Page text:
Holding The Tension On Divorce



To the faithful you show yourself faithful,
    to the blameless you show yourself blameless,
to the pure you show yourself pure,
    but to the devious you show yourself shrewd.
You save the humble
    but bring low those whose eyes are haughty.

-Psalm 18:25-27, NIV

A tension is present when it comes to the question of divorce and faithfully following Christ. On one hand, God calls us to honor marriage and keep our vows (e.g. Malachi 2:14, Hebrews 13:4). While on the other hand, God does not tolerate adultery and certainly not ongoing sin. So, God provides a way out via divorce for those marriages ravaged by sexual immorality (see Deuteronomy 22:22, Jeremiah 3:8, Mathew 19:9, Hebrews 13:4, etc).

Much of the fire I see in the evangelical is focused on people divorcing too “flippantly.”

Rarely, do I see energy focused upon teaching an intolerance of adultery and ongoing sin in marriage. In fact, divorce is practically treated as the worse “sin” than adultery even. I know as I experienced this from a whole denominational structure and response that took my divorce more seriously than my (now) ex’s adulterous violation of our now defunct marriage.

In my experience, faithful spouses usually agonize over choosing divorce or being divorced (if they were not given a choice as often happens as well). These folks aren’t divorcing over such trivial things as a spouse failing to put down a toilet seat, for example.

They are divorcing over a culture of abuse whose nexus centers on adulterous relationship(s) and prideful defiance of God’s clear teaching on such matters.

I realize I may be getting a skewed sample–this isn’t a scientific poll–as I blog on infidelity issues here. However, most faithful spouses I speak with from this venue are super reluctant to divorce even with clear Biblical permission to do so and next to no signs of repentance from their cheaters.

The problem, as I see it, does not lie so much in a too permissive teaching on divorce from the pulpit. It lies on a too rigid and unmerciful teaching regarding the permission to divorce adulterous partners!

Something is seriously askew in our teaching as pastors when shame is brought to bear more on the victims of adultery who choose or accept divorce than those committing adultery. This is the opposite of God’s character where He rewards the faithful and humbles the arrogant–e.g. cheaters (see Psalm 18 above).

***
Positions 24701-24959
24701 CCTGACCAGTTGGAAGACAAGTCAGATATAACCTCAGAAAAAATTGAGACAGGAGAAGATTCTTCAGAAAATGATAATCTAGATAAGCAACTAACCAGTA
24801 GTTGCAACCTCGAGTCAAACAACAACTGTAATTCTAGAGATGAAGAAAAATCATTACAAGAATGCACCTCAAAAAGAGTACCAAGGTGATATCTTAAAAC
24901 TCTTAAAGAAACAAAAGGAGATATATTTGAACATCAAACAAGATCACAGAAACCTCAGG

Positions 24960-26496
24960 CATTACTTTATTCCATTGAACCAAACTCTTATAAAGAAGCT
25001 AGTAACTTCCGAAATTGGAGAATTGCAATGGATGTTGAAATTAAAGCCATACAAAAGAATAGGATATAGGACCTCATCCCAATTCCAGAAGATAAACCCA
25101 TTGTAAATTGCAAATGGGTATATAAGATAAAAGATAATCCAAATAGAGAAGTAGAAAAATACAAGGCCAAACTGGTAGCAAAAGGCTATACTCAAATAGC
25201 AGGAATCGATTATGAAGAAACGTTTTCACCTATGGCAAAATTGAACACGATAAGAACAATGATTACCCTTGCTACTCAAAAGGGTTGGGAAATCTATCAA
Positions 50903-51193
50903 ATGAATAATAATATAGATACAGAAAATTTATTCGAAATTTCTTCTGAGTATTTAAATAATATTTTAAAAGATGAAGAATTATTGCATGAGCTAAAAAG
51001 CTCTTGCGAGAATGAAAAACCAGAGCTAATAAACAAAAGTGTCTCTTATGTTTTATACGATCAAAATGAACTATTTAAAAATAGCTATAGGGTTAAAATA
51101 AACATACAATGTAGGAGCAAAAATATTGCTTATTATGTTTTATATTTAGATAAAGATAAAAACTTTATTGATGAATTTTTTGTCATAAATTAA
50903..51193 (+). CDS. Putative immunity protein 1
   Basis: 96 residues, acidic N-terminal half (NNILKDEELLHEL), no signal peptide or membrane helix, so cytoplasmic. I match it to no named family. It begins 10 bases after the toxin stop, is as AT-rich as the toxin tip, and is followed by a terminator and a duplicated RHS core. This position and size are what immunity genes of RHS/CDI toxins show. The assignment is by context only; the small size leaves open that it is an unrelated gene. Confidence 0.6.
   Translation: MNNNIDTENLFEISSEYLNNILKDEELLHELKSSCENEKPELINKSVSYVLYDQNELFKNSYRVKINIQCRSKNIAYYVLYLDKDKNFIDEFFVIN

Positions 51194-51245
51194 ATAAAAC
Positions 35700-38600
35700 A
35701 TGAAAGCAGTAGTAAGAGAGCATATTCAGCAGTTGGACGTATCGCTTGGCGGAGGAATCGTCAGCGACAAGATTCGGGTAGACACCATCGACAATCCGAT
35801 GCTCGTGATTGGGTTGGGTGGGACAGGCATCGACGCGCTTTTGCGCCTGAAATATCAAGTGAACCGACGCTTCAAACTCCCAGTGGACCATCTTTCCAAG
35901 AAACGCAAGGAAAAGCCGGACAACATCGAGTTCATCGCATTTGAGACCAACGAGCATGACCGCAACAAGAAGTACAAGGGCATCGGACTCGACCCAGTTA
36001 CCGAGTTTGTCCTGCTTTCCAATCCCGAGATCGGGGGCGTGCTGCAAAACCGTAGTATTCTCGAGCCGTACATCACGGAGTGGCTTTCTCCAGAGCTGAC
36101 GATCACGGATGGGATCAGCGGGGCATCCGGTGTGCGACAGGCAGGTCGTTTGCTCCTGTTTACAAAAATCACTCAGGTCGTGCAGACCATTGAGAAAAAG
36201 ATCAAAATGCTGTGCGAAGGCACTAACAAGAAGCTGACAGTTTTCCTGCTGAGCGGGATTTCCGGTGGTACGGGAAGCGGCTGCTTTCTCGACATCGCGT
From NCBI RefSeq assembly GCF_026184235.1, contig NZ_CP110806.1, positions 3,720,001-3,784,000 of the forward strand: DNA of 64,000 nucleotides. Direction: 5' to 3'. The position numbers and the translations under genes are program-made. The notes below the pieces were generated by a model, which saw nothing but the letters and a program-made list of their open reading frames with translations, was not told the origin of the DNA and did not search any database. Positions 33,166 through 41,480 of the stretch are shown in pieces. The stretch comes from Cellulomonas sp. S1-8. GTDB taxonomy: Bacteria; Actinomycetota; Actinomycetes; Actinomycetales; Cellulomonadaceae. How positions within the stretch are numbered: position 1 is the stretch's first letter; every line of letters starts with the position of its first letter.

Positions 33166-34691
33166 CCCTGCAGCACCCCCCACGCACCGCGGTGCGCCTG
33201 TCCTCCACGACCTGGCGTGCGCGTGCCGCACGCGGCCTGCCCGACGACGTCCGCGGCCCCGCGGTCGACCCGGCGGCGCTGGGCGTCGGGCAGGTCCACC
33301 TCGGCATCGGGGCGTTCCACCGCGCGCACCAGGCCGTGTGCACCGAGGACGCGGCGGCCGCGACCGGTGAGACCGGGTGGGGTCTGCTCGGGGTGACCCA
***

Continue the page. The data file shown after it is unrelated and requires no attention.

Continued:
Also, remember:

In the Ten Commandments, God did not say, “Thou shalt not divorce.” 

God did say, “Thou shalt not commit adultery” (e.g. Exodus 20:14).

A tension on divorce teachings is real–between being too divorce permissive and too divorce prohibitive.

To be clear: I am firmly set against using divorce to resolve communication issues, finance struggles, intercourse frequency, or other common marriage problems. To divorce of those issues alone would be dishonoring to the institution of marriage. But those are not the usual issues I address with folks visiting this blog.

What is often forgotten by jealous evangelical pastors preaching against divorce is that it is also equally an error and dishonoring to marriage as an institution to teach tolerance of adultery and to shame faithful partners abandoned by such cheaters.

Those faithful spouses did not dishonor the marriage. Their partners did.

Faithful spouses are due more mercy than they often receive on the issue of choosing divorce. It seems teachings on mercy often are only extended to cheaters and not their victims.

This is not how our Heavenly Father operates. He sees adultery victims, and He in no way shames them when they make the tough call in choosing divorce in response to the hard and adulterous heart of their spouse.

I understand pastors are afraid people will divorce too permissively, but why aren’t you more afraid of cheaters choosing sin and thereby damning their own souls to Hell?